As AI becomes more widely adopted, these new systems face both traditional cybersecurity challenges and new threats. For example, adversaries can poison the data used to train a machine learning model or subvert the input fed to an automated system to manipulate outcomes. These potential vulnerabilities pose substantial risks to consumers, since AI is increasingly integrated in products such as smart home devices, medical implants, autonomous vehicles, drones, and more, as well as IT systems used in sectors such as health care, education, and government. Addressing these challenges will require global cooperation. As transatlantic allies bound by common values and with a shared interest in promoting the digital economy, the United States, Canada, and the EU could take the lead by collaborating on a joint initiative for better cybersecurity for AI.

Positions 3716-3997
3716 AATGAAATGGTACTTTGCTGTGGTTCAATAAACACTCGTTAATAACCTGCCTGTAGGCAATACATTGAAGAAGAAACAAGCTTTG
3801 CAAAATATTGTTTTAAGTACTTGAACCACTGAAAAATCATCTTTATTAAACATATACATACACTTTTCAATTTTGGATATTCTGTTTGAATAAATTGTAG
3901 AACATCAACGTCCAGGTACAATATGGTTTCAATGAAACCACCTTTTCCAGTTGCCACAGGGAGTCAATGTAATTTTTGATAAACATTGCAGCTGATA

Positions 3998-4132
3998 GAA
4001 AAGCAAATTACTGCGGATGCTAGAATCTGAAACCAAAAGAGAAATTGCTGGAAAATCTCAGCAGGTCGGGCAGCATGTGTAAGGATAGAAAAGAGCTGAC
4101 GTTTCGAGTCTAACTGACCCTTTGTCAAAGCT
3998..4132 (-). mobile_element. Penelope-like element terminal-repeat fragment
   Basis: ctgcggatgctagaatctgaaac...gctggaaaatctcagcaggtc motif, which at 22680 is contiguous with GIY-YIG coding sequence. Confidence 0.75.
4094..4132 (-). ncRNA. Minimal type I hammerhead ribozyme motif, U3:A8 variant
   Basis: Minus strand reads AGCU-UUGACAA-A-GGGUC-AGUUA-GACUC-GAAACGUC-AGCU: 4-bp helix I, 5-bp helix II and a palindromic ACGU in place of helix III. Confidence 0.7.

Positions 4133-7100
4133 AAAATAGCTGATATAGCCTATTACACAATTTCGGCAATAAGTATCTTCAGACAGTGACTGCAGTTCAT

ITIF's Center for Data Innovation hosted a video webinar to discuss the transatlantic opportunities for promoting better cybersecurity in AI, and the ways in which policymakers could promote these initiatives.